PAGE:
In Paul’s definition of Information Systems, he seems to struggle to sick to a single, universal definition, even while purporting to find one for the sake of a definition. The problem is not that no one in Information Systems is enough of a wordsmith to pinpoint an accurate definition that everyone can agree on; rather, the problem is with the field itself. There seems to be an internal disagreement on what areas Information Systems covers, and this disagreement may stem from the fact that the line between the Information Systems field and those adjoining it are too close; the Venn Diagram of the IS fields and related fields overlap so widely that we are struggling to define the niche that we purport to represent. And in the effort to define this niche, we are only further proving that what we do in the Information Systems field is something that is already accomplished by holistically educated individuals in related fields.

And this is a problem that perhaps may only be resolved through an acceptance of the similarities between the Information Systems field and those surrounding it. Once we stop struggling to define the tiny and specific corner that Information Systems covers alone will we come to a universal understanding of what we seek to accomplish through these studies. There should be no subtle shame or resistance in the acceptance that the knowledge and theory practice by Information Systems is shared by those in Information Management, Information Technology and other related fields, in the same way that various studies in the Humanities have little resistance towards sharing their own knowledge and definitions between their fields.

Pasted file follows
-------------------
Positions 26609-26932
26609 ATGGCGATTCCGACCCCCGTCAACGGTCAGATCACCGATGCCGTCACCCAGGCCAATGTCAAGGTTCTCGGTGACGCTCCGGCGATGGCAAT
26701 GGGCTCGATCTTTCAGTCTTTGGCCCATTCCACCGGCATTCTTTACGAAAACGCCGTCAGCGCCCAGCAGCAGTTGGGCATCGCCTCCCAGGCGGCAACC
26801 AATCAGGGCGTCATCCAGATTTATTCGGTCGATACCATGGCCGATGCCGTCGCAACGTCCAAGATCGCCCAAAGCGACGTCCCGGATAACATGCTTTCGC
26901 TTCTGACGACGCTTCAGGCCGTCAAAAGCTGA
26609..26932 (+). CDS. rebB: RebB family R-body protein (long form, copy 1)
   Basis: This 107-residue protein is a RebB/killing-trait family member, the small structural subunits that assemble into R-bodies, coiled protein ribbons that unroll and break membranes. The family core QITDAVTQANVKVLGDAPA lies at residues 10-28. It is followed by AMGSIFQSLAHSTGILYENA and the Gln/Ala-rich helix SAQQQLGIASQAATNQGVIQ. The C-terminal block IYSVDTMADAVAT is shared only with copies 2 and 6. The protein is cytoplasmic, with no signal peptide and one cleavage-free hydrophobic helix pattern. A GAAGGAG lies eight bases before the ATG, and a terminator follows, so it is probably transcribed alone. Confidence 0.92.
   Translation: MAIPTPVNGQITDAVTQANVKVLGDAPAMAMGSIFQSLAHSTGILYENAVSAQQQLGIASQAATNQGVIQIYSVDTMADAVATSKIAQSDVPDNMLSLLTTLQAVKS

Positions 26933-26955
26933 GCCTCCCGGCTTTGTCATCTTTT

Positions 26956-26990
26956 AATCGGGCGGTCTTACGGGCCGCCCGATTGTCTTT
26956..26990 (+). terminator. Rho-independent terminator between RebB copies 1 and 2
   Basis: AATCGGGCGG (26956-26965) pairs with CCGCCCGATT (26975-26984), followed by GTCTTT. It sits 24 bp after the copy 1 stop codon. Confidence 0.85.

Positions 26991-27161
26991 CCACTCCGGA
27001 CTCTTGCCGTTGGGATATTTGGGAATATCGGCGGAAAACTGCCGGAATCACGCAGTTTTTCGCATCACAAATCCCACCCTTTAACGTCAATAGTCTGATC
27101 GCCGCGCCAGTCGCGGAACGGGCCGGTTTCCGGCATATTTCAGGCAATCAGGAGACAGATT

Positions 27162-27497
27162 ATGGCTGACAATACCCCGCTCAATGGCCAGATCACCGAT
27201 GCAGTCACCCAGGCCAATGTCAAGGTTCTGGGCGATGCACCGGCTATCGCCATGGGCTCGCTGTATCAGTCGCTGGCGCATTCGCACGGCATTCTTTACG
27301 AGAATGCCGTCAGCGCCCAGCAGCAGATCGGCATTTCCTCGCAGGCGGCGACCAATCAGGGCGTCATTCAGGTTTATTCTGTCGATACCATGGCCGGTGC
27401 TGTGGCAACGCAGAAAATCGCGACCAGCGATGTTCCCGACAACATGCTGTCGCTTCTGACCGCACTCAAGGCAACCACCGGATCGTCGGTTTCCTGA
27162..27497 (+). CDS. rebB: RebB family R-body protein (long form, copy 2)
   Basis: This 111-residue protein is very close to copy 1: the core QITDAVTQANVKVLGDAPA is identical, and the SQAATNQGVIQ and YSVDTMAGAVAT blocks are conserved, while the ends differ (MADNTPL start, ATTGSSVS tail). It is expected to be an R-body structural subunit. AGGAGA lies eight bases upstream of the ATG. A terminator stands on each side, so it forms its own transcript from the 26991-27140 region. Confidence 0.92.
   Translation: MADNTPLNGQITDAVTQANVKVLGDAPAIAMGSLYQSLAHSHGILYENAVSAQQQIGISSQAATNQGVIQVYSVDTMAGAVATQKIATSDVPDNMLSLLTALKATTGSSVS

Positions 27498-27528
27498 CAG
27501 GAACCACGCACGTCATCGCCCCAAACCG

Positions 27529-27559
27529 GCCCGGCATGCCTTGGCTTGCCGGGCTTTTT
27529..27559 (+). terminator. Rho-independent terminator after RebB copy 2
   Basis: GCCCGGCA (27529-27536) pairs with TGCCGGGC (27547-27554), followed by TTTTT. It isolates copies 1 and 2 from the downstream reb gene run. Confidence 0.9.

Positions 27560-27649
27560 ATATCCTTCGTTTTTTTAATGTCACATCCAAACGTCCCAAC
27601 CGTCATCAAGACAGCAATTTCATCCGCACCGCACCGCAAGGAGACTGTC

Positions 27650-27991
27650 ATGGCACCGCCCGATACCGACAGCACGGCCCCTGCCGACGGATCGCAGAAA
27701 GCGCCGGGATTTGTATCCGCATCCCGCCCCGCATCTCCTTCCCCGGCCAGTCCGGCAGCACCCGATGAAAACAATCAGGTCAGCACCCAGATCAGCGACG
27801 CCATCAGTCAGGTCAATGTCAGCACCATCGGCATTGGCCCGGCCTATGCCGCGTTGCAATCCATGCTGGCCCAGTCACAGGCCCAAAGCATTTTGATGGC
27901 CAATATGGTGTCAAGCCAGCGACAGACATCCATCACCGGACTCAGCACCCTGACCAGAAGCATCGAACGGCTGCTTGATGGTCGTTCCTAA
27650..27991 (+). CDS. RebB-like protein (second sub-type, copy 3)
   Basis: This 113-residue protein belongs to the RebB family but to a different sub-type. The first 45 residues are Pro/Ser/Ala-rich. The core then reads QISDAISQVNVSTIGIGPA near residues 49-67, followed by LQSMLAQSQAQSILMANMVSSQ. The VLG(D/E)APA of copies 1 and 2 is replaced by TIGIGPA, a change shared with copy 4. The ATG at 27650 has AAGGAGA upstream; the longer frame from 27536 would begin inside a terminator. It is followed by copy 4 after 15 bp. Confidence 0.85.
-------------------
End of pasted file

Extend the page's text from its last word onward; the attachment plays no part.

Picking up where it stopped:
While Paul’s attempt at understanding the problems behind crafting a consistent understanding of what Information Systems truly is, he only reinforces the problem by delving deeper into the specialization of the field, as the deeper one’s knowledge of the field needs to be to have any chance of understanding what the field represents, the more removed it will be from the general population, thus further ostracizing the field from those who do not already know it and further minimalizing any possibility of it becoming bigger than it is.


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Shafi A. Yusuf